New York probes home-care agencies over suspected labor violations
New York state officials are investigating potential labor violations among home health agencies that employ aides who care for elderly and disabled people in their homes.
The probe is fueled, at least in part, by information gathered by 1199SEIU United Healthcare Workers East. The union, which represents home health aides in about 50 agencies, has expressed concerns that some nonunion employers are gaining an edge by not offering the full amount of wages and benefits required by law.
The state Office of the Medicaid Inspector General and the state Department of Labor began auditing agencies in June as part of an investigation into their compliance with the Home Care Wage Parity Law, OMIG told Crain's. The statute, which took effect in 2012, requires employers to offer workers a minimum amount of supplementary compensation in the form of benefits or additional wages on top of their base pay.
In a report released earlier this week, the city's Paid Care Division—which has been working to identify home-care labor issues over the past year—called suspected wage-parity violations "a broadly shared concern within the industry." It also noted that the state has yet to announce any enforcement actions to address them.
"There are enforcement actions underway," a Labor Department spokesman said.
For years 1199SEIU has been pressing the state to dig into noncompliance with the Wage Parity Law by nonunion shops, said Helen Schaub, its state policy and legislative director.
While it is difficult to avoid paying the minimum hourly wage, it is easier to get away with offering benefits that don't add up to the full amount of supplementary compensation required, Schaub said.
"It's really frustrating because we hear from our employers all the time that they are being undercut by agencies that say they can take the work for lower rates [through contracts with health plans]," Schaub said. "And when we look into it, we see it's unlikely they are fully compliant with wage-parity and other laws."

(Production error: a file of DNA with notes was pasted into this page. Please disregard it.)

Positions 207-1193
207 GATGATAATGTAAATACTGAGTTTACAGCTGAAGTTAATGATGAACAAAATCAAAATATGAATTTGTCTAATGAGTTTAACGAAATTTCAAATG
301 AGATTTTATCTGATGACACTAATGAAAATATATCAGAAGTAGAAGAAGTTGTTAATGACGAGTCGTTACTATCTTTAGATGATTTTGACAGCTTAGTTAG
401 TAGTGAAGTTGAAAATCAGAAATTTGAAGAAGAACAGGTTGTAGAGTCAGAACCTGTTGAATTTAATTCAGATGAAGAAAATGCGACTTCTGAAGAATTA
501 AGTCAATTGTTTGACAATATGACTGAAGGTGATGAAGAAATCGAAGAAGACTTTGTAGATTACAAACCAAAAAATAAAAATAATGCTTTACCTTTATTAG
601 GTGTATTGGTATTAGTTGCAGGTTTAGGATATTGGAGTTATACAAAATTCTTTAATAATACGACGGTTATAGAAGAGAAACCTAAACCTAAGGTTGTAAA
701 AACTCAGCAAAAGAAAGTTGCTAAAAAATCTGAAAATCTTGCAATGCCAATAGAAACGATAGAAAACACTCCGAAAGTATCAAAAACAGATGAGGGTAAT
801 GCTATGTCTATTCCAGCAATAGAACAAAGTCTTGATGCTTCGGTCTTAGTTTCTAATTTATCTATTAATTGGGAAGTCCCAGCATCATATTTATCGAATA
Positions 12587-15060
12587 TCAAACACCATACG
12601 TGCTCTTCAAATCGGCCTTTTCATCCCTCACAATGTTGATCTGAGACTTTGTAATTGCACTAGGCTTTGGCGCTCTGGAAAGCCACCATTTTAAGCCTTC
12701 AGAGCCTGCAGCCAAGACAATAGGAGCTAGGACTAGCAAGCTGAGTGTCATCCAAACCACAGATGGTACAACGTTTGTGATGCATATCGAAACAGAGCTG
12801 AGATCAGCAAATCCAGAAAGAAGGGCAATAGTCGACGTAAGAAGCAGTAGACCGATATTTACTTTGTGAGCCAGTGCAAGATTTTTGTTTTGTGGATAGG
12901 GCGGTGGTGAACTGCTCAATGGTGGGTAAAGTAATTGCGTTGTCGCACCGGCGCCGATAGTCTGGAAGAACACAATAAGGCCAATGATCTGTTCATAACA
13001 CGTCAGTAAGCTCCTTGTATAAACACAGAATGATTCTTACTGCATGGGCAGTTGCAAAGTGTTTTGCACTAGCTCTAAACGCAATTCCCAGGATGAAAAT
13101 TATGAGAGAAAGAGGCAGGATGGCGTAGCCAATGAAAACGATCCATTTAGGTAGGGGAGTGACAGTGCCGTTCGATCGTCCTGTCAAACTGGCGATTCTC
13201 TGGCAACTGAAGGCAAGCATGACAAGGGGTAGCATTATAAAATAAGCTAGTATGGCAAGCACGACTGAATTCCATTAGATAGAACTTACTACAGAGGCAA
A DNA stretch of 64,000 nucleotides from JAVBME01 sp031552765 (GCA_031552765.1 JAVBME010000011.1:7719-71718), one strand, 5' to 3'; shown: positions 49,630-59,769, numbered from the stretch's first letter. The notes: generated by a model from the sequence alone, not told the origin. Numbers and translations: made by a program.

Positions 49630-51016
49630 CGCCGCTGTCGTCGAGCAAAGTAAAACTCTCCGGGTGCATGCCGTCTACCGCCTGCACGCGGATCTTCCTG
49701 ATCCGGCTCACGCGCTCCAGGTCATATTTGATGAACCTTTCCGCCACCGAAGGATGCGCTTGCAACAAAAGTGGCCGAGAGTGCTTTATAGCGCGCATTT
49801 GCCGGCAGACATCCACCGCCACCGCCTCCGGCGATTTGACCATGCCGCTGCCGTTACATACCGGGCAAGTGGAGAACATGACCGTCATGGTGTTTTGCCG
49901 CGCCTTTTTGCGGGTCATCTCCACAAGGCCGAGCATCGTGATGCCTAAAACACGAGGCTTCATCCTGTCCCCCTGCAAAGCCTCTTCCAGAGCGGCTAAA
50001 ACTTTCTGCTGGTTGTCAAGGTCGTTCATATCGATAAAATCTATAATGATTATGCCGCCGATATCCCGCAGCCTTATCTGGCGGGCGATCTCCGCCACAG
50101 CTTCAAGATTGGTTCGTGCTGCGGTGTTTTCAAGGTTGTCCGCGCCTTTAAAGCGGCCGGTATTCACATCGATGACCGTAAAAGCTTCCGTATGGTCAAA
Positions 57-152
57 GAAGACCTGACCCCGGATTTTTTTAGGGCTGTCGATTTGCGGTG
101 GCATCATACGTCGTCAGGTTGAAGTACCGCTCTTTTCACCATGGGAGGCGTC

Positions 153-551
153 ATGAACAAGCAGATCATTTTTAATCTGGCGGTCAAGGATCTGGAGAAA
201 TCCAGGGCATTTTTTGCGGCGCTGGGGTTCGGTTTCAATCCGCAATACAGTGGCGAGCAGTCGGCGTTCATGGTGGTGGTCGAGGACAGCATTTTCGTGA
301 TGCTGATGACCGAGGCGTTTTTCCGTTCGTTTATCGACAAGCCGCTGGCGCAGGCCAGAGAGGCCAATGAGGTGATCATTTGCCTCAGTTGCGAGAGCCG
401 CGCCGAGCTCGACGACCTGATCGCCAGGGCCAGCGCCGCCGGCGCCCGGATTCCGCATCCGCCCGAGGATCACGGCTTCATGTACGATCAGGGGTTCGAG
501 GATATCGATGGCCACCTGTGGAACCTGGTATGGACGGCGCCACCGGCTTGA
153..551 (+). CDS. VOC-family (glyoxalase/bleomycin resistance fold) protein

The union has yet to prove these claims but launched an undercover inquiry a couple of years ago to gather evidence. In 2015 it sent members to apply for jobs as home health aides at agencies it suspected were not complying with the law. It then compiled affidavits from the applicants that detailed what they had learned about the companies' policies and submitted them to the state. The union provided some of the documents to Crain's with the names of the employers redacted.
"Information provided by 1199SEIU has helped inform determinations regarding potential agencies to be audited," OMIG said.
Using a spreadsheet, the union compiled notes on 15 agencies. In a column titled "Unlikely to be Wage Parity Compliant," it wrote of one employer: "Agency does not appear to provide supplemental wages or benefits other than five vacation, five sick days and a MetroCard to certain workers." Of another, it wrote: "No paid time off or other differentials."
The audits are not the only efforts the state is making to clean up the home-care industry, which has roughly 1,500 licensed agencies and which Schaub likened to the "Wild West." Earlier this year state health officials began raising concerns about the quality of care provided by the plethora of small, for-profit home-care employers as the department considered controversial proposals to consolidate the industry.
Ultimately, policymakers included several measures aimed at boosting oversight and weeding out smaller players in the state budget legislation on health and mental hygiene for the coming fiscal year (which was printed but had yet to be voted on Friday afternoon). The legislation would limit the number of home-care agencies each Medicaid managed long-term care plan can contract with; require the state committee that licenses new agencies to consider whether there is a public need for each one; and make agencies register with the health commissioner each year in order to continue operating.
"New York probes home-care agencies over suspected labor violations" originally appeared in Crain's New York Business.
Send us a letter
Have an opinion about this story? Click here to submit a Letter to the Editor, and we may publish it in print.